The pandemic shifted the entire world as we knew it. What we first understood to be a threat to people’s health, spiraled out of control and became a threat to the livelihoods of businesses across the world. Its impacts disrupted industries far and wide, and now as the world begins to reopen, we are beginning to see the destruction to small businesses it left in its wake.
Small business is risky business. In normal economic times, over 40% of small businesses simply break even and many are operating at a loss. Now, with the impacts of COVID, small businesses are hanging on by even less of a thread. Since the beginning of the pandemic, $932 billion in small business loans have been provided by the federal government over the past year. These loans came through the Small Business Administration in the forms of the Paycheck Protection Program (PPP), Restaurant Revitalization Fund. Even with these loans, it has been reported by the U.S. Census Bureau that 40% of businesses have been moderately negatively affected by the pandemic, and about 25% have been largely negatively affected by the pandemic. A shocking 53% of businesses have estimated it will take a minimum of four months to return to normal levels of operation, if at all. The small businesses here in Santa Barbara are no exception to these statistics.
All industries here in Santa Barbara have been impacted by this pandemic, but the wrath on restaurants and breweries has been very strong. In an article published by the U.S. Small Business Administration Office of Advocacy, they stated that some industries were hit harder than others, highlighting the largest declines being in restaurants. Additionally, this article states that coastal areas were some of the hardest hit. This outlines a grim reality for the restaurant industry here in town. These businesses rely on people dining in and high volume sales to generate profit and pay their bills. With the lockdowns, restaurants and breweries were forced to operate doing “to-go” only sales, if any at all. As lockdowns were lifted and restrictions were put into place, these establishments were expected to adapt to extensive guidelines that continued to stress businesses financially. The guidelines include but are not limited to: increased sanitization expenses, limited capacities, and outdoor dining. Many establishments here in town had to spend extra cash to build parklets to simply allow guests to dine with them. You see, COVID has not just been a hit to local businesses simply because they were closed, the hit continues because it has taken so much money and time to open again. Since last year, we have seen the closure of iconic restaurants in town that have been part of Santa Barbara for decades. Unfortunately, there is a possibility we could see more even though the world is beginning to open. It is important to understand that just because we are getting vaccinated and venturing out again, does not mean that the wrath of COVID is behind us.
I had the opportunity of interviewing local brewery owner and brewmaster of M Special brewery, Josh Ellis, and Director of Retail Operations, Megan Lunger. They were kind enough to share with me their own experiences of maneuvering a small business through COVID. What I learned from them, was that the trials of tribulations of maneuvering a business through this time are even greater than I had initially expected. One of the questions I asked them was “What has been the biggest challenge so far and what will be the biggest challenge in the future?” Collectively, their answer was that the biggest challenge was the unknown that the pandemic brought.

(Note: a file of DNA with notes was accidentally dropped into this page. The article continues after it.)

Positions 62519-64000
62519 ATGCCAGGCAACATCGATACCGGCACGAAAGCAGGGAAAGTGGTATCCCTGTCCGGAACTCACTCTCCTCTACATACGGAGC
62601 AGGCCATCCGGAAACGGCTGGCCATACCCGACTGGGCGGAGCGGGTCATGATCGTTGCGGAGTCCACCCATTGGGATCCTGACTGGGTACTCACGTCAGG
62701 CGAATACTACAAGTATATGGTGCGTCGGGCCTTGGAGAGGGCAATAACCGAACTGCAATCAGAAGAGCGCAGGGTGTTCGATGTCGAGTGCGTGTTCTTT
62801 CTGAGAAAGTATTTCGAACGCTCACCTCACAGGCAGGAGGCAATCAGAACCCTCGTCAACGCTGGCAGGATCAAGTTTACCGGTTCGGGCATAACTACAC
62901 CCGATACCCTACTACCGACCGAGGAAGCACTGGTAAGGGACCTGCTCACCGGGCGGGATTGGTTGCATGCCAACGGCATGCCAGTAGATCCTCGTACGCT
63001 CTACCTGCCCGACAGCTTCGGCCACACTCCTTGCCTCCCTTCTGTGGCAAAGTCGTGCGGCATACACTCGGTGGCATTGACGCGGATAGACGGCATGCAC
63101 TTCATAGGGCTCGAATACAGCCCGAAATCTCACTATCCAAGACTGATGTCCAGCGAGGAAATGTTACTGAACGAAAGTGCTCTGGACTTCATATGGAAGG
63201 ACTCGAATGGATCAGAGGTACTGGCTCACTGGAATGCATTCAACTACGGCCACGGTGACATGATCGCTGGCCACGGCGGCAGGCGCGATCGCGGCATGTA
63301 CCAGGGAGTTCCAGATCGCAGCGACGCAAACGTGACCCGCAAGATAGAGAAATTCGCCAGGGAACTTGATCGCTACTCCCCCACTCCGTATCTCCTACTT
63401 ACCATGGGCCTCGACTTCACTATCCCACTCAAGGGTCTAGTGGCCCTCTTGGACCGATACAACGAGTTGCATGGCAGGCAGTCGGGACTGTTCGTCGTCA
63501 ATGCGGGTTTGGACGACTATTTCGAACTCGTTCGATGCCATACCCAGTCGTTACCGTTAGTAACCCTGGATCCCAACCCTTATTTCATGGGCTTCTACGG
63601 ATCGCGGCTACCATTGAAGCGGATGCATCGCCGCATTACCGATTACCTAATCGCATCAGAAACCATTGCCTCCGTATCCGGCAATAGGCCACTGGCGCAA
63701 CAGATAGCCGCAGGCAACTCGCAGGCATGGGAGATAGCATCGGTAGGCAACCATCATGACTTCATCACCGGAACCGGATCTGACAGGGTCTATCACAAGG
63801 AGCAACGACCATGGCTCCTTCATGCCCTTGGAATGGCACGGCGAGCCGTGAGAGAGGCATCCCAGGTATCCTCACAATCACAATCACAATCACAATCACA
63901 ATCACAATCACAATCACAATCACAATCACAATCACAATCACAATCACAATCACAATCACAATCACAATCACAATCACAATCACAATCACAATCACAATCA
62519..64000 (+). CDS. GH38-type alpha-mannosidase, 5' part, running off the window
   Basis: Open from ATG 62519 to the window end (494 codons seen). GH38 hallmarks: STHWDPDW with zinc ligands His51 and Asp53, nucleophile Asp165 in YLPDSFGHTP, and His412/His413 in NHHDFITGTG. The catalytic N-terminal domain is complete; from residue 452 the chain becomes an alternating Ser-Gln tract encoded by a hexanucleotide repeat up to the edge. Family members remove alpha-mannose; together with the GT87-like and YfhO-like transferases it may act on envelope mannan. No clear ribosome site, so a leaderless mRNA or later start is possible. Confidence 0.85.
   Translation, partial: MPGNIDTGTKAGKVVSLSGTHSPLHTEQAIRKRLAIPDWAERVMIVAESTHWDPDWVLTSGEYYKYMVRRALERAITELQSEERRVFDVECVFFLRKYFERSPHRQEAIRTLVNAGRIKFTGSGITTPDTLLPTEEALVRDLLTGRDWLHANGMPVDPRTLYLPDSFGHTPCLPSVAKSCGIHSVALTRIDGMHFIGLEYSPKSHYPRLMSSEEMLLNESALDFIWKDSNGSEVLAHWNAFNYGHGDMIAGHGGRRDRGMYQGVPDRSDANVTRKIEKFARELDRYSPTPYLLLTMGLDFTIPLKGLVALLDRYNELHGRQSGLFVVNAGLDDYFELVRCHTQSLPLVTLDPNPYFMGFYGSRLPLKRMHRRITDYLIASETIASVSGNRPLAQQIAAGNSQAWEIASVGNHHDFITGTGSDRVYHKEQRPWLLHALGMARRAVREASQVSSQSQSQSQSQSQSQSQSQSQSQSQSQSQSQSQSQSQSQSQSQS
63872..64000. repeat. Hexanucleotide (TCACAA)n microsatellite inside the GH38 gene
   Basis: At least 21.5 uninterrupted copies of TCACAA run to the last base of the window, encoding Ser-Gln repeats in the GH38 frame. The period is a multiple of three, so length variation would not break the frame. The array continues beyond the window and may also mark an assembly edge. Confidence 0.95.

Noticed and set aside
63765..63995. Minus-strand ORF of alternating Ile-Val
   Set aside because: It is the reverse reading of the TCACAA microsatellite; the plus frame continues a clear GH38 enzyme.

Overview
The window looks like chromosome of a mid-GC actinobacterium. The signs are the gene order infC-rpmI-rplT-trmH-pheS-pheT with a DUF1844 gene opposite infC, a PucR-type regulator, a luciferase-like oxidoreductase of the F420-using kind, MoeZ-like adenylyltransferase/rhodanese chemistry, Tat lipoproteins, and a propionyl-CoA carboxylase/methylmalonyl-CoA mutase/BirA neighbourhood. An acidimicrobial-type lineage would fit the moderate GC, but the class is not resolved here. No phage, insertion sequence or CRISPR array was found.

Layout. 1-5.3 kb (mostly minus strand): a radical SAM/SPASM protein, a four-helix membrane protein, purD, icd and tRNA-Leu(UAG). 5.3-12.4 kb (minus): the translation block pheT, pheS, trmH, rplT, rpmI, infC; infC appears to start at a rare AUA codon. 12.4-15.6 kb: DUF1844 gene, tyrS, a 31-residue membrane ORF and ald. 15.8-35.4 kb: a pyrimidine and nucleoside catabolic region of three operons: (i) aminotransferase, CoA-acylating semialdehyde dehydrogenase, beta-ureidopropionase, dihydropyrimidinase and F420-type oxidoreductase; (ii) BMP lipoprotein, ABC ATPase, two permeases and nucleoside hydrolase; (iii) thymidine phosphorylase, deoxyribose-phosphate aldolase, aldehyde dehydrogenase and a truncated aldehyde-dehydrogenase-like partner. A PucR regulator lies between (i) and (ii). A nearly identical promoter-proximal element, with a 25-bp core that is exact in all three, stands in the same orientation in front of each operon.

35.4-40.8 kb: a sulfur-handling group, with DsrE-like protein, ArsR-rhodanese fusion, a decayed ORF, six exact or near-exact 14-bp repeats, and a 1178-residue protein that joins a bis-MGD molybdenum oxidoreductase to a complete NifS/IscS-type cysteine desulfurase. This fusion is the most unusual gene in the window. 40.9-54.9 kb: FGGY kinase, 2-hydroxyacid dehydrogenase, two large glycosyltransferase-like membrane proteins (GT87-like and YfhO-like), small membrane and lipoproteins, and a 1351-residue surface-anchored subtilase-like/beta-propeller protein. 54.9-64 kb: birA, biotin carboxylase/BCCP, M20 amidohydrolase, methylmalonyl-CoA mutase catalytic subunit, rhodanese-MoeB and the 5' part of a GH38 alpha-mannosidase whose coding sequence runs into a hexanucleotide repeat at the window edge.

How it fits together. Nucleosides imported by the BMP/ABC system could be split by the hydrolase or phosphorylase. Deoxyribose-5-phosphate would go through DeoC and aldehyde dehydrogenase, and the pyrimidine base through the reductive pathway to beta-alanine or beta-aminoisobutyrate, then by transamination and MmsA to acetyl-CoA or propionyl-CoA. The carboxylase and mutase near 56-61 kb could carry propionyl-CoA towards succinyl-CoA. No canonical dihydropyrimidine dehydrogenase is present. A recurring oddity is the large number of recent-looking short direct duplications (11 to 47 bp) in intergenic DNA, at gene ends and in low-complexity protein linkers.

They were faced with questions like “How long will this last? What should we spend money on?” The multiple closures and re-openings caused them to spend money on putting new systems into place, with no guarantee of how long they would last or what would change next.
Josh and Megan talked about how now with restrictions lifting, they are faced with the unknown of the future and tasked with how to climb out of the hole that this pandemic put them in. Another question I asked that was also the main focus of my research was, “What help were you offered if any?” Josh took the reins on answering this question and did so eloquently. What he said was there was help out there, however, the help in forms of grants and loans both locally and federally came with guidelines that were lengthy, arbitrary, and slow to come by. At the end of our interview, I asked “Do you think that small business is vital to the place that Santa Barbara has come to be?” Without hesitation, the answer was “one million percent.”
In Santa Barbara, tourism brings in $1.9 billion dollars annually. Without these businesses that make this town the charming, welcoming place it is, this would not be possible.
With the debt that COVID has but businesses in though, it might not be possible, and the future of small businesses in Santa Barbara remains uncertain. It is hard not to question the government, or point the finger at who or what could have been done differently. Could things have moved faster, could restrictions have been less, was all this necessary? Well, as they say, hindsight is 2020. Right now, the best we can do is patronize our local businesses. Spread the word they need help. The community can help them get through this, and come out on the other side.